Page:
A Paralympic archer wants to bring her favorite sport to Houston County.
Archery is for everybody, said Lee Ford-Faherty, of Perry. You dont have to be the biggest or the strongest or the fastest. You dont have to be super skinny or super big.
Ford-Faherty has been trying to persuade local governments to lend space for a recreation team and equipment shops to install an indoor range. It hasnt been an easy sell, but Ford-Fahertys not so used to easy any way.
After returning from the London Paralympic Games last year, Ford-Faherty began the Middle Georgia Archery Club. Since October, the club has had 19 regular attendees to its Saturday classes at Flat Creek Public Fishing Area. The club welcomes anyone older than age 7, including seniors.
But the 3-D range of fake animals at Flat Creek isnt ideal for learning proper archery etiquette with bulls-eye targets, Ford-Faherty said.
Its not the right height, and the land is very hilly, she said.
Ford-Faherty said shes hopeful the city of Perry and local shops will agree to build facilities. Shes not asking for much, just a designated flat area to set up targets.
I learned to shoot in a welding shop, she said.
Progress has been slow with archery equipment stores, which Ford-Faherty says would reap a huge return on their investment through range time fees from archers and teams throughout the region.
At Mondays work session, Perry City Council will review a proposal Ford-Faherty and Recreation Director Rick Kilgore submitted that shows how targets could be set up at the recreation department.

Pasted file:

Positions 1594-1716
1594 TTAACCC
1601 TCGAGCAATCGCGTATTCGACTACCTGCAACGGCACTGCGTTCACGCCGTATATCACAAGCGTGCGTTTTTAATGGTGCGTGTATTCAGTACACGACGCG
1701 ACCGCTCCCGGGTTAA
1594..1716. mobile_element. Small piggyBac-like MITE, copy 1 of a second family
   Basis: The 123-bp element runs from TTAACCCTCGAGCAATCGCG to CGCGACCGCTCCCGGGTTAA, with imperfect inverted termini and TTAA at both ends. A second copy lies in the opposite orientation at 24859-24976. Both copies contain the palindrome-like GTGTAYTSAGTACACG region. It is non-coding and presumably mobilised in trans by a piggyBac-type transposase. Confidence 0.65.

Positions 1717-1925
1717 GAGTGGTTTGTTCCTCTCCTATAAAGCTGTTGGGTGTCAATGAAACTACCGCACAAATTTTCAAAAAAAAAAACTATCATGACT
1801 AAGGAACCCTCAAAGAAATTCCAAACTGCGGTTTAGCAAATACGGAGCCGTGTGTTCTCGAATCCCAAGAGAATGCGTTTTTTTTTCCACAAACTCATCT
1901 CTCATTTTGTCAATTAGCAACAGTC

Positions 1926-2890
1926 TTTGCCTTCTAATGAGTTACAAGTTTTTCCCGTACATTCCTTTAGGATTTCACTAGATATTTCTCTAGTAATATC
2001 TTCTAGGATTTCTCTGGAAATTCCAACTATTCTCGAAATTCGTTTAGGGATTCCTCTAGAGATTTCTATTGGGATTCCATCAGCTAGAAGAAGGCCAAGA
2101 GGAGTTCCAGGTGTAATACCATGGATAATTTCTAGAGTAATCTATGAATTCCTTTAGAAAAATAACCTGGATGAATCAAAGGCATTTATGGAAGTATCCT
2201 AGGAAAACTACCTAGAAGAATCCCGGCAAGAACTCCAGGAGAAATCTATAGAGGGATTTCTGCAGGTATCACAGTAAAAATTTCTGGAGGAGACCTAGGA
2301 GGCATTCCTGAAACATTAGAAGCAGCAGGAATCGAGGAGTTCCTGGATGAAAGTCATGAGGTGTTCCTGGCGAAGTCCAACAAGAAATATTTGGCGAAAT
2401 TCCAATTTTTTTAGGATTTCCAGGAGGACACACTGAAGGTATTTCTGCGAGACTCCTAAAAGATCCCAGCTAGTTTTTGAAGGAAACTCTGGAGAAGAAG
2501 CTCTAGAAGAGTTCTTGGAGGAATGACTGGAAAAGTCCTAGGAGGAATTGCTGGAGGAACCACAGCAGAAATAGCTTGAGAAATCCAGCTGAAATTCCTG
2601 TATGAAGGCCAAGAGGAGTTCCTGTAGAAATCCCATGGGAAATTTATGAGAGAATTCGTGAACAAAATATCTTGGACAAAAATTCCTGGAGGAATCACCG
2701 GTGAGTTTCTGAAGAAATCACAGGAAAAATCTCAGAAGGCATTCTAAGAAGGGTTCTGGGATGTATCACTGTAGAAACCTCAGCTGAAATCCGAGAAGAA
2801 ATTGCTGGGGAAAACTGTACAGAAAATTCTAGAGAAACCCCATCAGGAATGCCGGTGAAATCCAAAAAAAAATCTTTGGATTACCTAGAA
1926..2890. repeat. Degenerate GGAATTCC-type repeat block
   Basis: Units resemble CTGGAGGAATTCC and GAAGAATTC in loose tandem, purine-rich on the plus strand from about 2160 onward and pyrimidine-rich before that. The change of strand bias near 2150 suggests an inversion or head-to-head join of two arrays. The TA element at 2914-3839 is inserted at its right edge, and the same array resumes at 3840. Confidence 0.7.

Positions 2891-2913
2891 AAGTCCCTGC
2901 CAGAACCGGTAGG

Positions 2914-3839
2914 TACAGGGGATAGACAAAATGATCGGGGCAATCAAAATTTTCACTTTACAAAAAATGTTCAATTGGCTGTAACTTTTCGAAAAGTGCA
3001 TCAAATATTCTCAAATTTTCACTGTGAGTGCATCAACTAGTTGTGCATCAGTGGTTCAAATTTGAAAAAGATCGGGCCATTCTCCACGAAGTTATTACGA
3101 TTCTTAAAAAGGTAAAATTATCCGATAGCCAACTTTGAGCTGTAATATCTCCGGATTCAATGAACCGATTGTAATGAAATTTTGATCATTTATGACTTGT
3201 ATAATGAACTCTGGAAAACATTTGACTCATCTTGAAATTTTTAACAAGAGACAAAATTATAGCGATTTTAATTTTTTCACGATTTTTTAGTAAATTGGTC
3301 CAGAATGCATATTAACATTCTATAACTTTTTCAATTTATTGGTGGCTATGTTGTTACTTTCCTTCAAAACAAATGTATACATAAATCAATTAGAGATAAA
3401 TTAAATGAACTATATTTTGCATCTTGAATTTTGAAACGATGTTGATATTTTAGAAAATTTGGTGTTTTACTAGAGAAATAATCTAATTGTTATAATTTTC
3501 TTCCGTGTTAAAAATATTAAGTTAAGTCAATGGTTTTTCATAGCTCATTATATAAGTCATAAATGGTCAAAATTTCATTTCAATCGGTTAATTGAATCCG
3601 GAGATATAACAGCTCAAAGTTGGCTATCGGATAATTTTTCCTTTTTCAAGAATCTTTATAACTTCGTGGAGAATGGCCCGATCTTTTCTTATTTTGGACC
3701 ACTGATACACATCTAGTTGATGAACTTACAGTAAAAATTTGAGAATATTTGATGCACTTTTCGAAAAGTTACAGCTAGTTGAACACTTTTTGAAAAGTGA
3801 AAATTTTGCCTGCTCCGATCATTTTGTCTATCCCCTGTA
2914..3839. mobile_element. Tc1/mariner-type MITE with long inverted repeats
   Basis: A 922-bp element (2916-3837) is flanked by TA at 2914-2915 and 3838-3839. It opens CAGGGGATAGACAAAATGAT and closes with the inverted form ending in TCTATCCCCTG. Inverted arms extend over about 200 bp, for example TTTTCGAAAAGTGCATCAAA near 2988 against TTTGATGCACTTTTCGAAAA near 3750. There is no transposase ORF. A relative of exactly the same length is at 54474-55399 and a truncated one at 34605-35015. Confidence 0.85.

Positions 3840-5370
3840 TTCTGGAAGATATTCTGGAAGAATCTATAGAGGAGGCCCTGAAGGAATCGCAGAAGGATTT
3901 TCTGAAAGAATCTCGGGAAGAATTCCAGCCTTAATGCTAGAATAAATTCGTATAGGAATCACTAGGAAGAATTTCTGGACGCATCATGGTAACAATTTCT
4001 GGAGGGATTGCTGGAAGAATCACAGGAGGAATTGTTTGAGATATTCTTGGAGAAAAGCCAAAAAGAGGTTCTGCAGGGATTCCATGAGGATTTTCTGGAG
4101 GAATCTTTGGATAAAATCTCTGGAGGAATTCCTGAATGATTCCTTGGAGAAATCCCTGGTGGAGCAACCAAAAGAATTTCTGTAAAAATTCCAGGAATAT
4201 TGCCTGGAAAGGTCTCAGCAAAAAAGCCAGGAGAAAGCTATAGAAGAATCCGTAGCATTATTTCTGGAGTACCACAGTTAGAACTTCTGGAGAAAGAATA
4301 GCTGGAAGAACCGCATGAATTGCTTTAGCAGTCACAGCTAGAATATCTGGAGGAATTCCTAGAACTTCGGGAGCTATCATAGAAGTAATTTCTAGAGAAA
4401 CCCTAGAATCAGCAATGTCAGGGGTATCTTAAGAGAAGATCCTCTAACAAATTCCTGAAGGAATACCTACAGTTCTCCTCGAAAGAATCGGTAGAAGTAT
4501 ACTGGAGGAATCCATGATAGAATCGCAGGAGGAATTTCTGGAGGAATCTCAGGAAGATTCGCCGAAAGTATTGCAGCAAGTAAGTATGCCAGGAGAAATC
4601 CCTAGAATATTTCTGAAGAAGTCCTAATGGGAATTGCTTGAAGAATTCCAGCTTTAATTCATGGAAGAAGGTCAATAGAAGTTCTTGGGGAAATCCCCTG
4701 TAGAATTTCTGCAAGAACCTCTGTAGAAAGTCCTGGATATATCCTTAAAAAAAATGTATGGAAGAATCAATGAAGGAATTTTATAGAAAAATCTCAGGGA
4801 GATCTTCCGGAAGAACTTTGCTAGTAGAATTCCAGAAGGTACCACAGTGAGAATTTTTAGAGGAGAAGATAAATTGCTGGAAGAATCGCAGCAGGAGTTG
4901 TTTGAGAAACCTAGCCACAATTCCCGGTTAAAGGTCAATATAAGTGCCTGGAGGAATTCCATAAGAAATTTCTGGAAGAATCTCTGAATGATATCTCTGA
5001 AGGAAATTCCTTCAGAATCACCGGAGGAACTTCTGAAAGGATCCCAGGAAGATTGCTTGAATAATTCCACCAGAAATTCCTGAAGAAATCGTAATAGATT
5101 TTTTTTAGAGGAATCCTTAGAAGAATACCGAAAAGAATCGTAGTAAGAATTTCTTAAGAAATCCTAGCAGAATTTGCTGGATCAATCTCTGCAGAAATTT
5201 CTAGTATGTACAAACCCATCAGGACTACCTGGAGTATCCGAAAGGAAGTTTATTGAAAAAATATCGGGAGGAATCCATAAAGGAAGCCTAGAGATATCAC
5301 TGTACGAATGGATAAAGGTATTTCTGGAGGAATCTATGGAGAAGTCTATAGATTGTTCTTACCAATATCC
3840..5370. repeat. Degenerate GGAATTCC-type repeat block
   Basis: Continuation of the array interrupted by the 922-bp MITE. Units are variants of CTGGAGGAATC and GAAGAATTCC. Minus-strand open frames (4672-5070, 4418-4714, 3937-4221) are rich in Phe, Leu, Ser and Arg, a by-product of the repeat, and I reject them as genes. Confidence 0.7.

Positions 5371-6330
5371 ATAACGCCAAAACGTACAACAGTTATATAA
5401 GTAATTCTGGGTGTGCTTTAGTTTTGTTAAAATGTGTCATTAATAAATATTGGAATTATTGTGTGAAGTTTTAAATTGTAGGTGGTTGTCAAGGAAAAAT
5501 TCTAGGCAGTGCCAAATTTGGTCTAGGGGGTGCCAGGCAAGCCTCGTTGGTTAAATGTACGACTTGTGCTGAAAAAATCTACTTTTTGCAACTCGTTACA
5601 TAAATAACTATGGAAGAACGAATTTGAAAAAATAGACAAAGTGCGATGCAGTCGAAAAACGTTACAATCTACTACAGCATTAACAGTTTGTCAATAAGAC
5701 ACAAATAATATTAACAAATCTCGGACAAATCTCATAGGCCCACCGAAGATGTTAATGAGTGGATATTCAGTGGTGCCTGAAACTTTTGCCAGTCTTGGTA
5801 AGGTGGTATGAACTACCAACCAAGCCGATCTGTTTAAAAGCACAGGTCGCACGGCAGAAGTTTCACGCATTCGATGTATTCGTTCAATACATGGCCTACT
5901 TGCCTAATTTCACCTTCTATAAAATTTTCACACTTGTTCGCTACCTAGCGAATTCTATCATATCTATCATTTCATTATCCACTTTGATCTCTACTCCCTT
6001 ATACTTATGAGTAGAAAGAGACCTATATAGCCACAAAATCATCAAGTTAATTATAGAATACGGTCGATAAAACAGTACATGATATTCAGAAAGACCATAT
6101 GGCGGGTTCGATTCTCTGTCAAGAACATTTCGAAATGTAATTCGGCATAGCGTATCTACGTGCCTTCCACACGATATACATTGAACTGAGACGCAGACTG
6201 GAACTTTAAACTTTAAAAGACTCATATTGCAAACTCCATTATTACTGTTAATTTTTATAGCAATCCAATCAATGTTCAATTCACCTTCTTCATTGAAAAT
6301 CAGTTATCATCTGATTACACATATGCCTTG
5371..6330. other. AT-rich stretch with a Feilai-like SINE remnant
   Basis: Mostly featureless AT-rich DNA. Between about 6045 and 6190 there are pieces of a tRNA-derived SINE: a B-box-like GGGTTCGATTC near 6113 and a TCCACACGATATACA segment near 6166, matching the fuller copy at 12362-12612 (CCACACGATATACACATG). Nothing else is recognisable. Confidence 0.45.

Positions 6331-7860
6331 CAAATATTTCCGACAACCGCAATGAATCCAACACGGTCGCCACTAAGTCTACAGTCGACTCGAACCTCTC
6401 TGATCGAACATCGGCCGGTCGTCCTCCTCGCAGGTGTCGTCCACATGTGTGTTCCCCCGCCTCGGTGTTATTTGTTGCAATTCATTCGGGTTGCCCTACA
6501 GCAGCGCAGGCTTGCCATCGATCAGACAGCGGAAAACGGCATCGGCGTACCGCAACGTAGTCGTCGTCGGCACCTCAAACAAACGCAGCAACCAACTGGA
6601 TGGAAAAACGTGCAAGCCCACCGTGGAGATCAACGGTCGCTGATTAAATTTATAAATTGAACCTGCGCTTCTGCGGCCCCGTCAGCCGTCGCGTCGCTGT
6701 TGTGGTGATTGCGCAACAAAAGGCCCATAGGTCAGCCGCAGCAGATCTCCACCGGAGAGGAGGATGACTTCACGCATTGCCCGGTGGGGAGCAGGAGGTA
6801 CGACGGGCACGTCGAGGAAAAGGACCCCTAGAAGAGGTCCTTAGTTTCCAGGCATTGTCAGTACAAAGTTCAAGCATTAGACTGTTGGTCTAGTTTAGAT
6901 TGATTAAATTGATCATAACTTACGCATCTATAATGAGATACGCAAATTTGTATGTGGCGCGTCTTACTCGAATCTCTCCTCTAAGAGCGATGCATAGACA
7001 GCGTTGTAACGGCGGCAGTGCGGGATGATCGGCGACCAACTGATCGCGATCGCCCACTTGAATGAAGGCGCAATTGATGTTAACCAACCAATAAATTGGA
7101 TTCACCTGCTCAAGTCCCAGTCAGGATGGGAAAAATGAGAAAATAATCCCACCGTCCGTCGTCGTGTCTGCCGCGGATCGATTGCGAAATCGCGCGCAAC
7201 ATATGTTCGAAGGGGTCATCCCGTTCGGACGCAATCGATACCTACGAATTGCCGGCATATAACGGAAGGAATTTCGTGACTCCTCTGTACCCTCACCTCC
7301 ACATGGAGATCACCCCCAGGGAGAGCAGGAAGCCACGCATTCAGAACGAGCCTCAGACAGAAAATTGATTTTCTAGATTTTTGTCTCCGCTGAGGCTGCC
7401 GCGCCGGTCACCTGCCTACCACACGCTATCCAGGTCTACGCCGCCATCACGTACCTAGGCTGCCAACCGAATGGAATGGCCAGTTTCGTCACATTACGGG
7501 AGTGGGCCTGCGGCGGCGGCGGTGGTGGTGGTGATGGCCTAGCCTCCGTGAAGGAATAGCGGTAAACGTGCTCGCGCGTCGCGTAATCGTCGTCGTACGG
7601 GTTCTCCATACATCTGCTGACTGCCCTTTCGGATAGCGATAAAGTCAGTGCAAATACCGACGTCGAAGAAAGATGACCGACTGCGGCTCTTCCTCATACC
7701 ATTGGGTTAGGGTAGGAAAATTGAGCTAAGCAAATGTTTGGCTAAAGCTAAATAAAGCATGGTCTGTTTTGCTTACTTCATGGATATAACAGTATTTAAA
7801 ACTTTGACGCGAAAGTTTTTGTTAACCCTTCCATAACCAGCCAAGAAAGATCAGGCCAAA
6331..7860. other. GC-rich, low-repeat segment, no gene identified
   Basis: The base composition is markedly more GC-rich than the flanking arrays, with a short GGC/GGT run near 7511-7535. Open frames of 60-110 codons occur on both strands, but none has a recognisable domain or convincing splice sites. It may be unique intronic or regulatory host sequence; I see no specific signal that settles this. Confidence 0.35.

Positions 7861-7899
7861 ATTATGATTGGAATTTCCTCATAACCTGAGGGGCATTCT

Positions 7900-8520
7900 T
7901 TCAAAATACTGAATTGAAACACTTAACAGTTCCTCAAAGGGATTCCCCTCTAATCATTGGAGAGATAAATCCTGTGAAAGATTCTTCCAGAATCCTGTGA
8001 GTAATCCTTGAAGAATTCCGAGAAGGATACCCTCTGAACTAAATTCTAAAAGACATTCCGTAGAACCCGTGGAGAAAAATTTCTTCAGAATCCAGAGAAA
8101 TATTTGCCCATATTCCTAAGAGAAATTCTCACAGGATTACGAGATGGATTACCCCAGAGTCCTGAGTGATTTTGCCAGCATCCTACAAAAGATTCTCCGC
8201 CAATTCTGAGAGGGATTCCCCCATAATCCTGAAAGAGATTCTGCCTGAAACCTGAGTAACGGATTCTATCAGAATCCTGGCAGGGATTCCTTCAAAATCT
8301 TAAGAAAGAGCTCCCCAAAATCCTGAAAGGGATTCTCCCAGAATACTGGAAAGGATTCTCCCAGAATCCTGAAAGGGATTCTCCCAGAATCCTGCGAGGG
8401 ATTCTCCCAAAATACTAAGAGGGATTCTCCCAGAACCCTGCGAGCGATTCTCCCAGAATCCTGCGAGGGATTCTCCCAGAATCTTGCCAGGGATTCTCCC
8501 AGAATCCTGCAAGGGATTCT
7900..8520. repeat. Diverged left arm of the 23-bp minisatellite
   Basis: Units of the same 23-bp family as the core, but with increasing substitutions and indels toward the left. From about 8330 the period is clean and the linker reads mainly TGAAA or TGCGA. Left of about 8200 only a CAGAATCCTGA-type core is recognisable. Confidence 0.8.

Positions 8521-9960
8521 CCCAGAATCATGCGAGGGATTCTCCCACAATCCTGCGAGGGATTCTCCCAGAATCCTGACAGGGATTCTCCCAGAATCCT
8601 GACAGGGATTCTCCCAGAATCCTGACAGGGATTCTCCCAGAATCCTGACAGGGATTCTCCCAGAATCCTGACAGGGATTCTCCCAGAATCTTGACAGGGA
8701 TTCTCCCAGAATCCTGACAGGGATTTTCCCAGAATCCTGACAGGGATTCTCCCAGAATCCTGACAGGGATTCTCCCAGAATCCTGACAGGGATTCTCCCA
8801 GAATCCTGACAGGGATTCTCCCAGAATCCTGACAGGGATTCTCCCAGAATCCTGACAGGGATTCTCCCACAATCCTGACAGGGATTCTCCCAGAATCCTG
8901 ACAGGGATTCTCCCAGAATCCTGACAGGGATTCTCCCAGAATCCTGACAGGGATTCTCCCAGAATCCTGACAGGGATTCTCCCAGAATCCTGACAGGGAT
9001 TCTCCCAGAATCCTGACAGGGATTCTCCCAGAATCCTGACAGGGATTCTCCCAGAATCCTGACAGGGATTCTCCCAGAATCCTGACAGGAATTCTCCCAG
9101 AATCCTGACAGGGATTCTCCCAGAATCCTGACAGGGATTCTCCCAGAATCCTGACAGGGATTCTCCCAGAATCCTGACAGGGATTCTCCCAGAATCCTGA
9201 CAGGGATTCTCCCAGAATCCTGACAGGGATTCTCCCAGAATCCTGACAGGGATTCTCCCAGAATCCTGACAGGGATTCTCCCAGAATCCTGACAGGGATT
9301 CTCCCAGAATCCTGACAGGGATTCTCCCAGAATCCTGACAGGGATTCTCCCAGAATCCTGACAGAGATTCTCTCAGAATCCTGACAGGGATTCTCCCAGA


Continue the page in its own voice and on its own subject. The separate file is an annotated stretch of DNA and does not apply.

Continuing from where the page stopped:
Council is interested in providing it as a program or opportunity for the residents of the Perry area, assuming that there are not any financial or legal burdens to it, said Lee Gilmour, city manager.
Ford-Faherty said she wants to relaunch a Perry archery team that disbanded in 2007. If successful, Houston County would once again have a team to compete in statewide competitions held at the Georgia National Fairgrounds and Agricenter in Perry.
Even Peach County has a team, Ford-Faherty said.
Beyond competition, Ford-Faherty said the ultimate equalizing sport would provide an outlet for students of all abilities.
It was the sport she turned to while battling Crohns and Celiac sprue, diseases that have degenerative effects on her musculoskeletal system. Five years ago, an accident that paralyzed her left leg ended her speedskating career. Ever the competitor, she picked up a bow and arrow.
Im definitely a better person because of archery, she said. And I want to help Houston County do the same for students.
Ford-Faherty said the sport teaches self-discipline, math skills, concentration and personal responsibility. Those lessons could be the deciding factor keeping some students in school, she said.
This is going to reach the kids that arent reached by the other school sports, Ford-Faherty said.
Not only is archery another avenue for students as young as 8 years old who dont excel at other sports, but its safer, Ford-Faherty points out.
According to the U.S. National Library of Medicine, the sport is safer than field sports where people risk collisions or falls.
Especially impressive is the fact that archery maintains a consistently high safety record despite the fact that participants range from grade-school children to senior citizens, many of whom have never before picked up a bow and arrow, states a report by the Archery Trade Association.
Archery is everywhere these days, Ford-Faherty said. Theres the television show, Arrow, The Hunger Games movie series and even an archery scene in the latest Batman movie, The Dark Knight Rises.
With all the archery movies going on ... its crazy to not have the facilities, she said.
To contact writer Christina M. Wright, call 256-9685.